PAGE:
Organizers with Rideshare Drivers United started planning Monday’s action two weeks ago, responding to Uber’s decision to reduce per-mile fares from 80 cents to 60 cents—months after the company raised rates from 60 to 80 in September 2018. Uber says it’s now reversing the move to put its fares more in line with other ride-share companies, and that it expects the net effect of this 25 percent cut will mean that average driver earnings will return to the same level as before the September increase. Uber also noted that it increased its per-minute rate again on March 11. Lyft, meanwhile, has not changed driver rates in the city of L.A. for 12 months.
Though the strike was galvanized around Uber’s pay cut, it’s not the only thing drivers for both companies are protesting. Rideshare Drivers United has also demanded that the state cap ride-share company commission at 10 percent for each fare, according to ABC 7.
“If they reverse that pay cut, it’s not going to make everything okay,” said Bayumi. “But it’s going to definitely be better than right now, because that’s just not realistic.” He noted that with Uber’s commission fees and personal gas expenses, drivers are now barely making $40 on a 50-mile trip. “Taxis were getting more than that in the ‘70s,” he said.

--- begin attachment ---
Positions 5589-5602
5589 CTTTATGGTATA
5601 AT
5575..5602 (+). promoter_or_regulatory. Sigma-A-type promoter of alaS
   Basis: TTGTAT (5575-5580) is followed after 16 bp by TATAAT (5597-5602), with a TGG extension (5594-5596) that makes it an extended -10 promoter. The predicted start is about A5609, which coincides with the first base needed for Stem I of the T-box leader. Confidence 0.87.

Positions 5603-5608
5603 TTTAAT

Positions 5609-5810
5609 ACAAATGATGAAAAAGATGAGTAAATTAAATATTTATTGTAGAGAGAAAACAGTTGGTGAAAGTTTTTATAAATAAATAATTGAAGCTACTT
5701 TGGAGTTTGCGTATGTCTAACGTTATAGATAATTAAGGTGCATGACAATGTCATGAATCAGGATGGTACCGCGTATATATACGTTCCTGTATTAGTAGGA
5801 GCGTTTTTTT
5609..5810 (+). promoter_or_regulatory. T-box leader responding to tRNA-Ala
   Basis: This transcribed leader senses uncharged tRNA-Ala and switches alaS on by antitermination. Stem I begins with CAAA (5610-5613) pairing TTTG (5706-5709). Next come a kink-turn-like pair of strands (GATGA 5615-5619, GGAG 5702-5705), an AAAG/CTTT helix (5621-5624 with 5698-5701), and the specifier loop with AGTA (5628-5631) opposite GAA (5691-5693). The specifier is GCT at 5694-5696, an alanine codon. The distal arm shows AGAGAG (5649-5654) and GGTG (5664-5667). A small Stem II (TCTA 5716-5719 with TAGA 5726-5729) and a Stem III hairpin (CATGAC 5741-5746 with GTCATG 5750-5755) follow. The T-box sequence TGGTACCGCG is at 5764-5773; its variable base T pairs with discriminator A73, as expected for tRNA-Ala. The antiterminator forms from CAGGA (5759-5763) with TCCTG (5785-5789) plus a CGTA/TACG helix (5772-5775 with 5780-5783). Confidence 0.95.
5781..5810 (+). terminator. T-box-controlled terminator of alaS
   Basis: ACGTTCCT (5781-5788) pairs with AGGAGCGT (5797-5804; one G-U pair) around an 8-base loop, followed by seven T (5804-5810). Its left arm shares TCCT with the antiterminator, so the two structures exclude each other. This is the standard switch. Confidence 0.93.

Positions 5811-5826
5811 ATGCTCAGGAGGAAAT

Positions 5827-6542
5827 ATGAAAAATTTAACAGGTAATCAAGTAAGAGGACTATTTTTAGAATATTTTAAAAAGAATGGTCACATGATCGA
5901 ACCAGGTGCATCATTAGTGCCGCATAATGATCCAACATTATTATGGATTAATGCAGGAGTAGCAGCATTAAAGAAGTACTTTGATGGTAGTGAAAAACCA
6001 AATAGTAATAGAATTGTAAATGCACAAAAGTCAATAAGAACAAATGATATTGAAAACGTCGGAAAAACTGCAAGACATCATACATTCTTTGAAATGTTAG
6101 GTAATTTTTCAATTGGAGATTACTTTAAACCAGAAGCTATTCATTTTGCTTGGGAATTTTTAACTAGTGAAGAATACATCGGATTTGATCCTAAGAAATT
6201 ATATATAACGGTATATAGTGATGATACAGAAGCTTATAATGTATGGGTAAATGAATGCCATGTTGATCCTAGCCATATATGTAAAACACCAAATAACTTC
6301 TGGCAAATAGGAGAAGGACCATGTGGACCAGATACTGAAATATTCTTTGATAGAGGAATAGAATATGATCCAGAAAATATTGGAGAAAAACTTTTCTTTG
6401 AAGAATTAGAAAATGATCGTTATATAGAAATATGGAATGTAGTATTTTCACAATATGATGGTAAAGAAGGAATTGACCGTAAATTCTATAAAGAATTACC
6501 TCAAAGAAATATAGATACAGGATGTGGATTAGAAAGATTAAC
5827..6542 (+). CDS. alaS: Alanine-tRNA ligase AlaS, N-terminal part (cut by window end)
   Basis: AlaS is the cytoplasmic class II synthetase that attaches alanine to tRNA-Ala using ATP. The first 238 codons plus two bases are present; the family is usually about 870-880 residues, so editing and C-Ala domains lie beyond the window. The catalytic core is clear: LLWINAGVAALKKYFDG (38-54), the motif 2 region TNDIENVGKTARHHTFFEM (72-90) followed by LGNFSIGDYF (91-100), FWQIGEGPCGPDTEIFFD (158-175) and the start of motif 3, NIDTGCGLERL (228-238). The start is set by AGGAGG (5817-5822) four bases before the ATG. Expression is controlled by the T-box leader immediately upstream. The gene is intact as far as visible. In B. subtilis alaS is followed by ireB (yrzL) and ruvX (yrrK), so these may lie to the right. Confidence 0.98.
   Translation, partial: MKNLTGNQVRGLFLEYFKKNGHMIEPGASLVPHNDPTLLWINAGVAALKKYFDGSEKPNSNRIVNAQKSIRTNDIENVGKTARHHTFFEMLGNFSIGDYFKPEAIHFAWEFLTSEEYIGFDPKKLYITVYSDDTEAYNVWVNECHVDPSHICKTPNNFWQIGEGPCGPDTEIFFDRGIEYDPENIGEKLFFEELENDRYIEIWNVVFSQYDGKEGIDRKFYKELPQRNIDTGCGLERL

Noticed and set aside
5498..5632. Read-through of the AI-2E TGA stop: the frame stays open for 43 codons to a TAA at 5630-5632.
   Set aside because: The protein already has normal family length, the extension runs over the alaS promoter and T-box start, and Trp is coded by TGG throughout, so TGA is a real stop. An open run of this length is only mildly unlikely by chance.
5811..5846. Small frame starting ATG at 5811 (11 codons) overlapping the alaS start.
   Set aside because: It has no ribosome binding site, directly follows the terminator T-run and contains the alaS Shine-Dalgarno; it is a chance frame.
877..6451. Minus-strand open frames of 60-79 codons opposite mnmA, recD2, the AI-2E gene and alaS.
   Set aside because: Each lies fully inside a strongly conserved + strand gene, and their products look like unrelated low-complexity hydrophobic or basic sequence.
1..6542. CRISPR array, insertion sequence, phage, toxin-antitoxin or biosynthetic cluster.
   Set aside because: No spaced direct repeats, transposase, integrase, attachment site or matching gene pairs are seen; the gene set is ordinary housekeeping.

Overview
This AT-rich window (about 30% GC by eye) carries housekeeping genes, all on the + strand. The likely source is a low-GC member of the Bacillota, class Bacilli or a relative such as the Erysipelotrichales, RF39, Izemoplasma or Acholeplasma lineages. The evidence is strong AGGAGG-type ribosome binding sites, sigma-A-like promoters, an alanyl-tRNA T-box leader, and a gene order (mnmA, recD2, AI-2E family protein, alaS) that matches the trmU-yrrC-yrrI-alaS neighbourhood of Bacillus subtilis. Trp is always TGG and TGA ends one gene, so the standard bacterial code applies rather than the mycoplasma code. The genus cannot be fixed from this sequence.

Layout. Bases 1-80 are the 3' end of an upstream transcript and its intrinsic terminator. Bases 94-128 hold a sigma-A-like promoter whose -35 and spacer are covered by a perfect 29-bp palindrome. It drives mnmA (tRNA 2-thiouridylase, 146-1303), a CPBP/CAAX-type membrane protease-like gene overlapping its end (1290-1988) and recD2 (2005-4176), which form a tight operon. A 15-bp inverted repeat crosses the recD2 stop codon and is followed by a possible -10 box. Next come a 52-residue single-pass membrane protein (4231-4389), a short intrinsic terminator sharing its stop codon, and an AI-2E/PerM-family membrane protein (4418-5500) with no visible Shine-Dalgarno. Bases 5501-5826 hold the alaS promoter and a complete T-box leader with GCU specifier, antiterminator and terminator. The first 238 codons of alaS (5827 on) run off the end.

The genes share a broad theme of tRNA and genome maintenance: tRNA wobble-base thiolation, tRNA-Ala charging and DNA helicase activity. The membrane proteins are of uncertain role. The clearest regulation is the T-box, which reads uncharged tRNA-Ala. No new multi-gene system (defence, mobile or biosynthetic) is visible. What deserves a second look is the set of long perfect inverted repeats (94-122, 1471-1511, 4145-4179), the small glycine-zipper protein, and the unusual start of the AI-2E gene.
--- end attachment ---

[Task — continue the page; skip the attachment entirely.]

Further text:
But another underlying concern is that, as more and more drivers join the platforms, some drivers are making less and having to work longer. “With the rates being so low, the only way to survive is to be constantly chasing surges,” Bayumi said, referring to rides taken during certain high-demand times that earn drivers higher rates. Many riders in L.A. don’t tip, he says.
Lyft says that most of their drivers use the platform as a temporary source of extra money, and that flexibility is key to the platform users’ success. “In fact, 91% drive fewer than 20 hours a week and many use Lyft as a supplemental option in addition to full-time work,” said a spokesperson for Lyft. “We are always open to conversations around how we can make Lyft better for drivers, but what we hear from the majority is that this is a flexible option that works for them."
But because these platforms experience such frequent turnover, Bayumi says, there’s an incentive to reward new drivers with new driver promotions, and fewer for long-term drivers. “That’s another reason that they treat drivers with a bit of disregard,” he said: “Because the way they’re thinking about it is, it’s okay if we lose some.”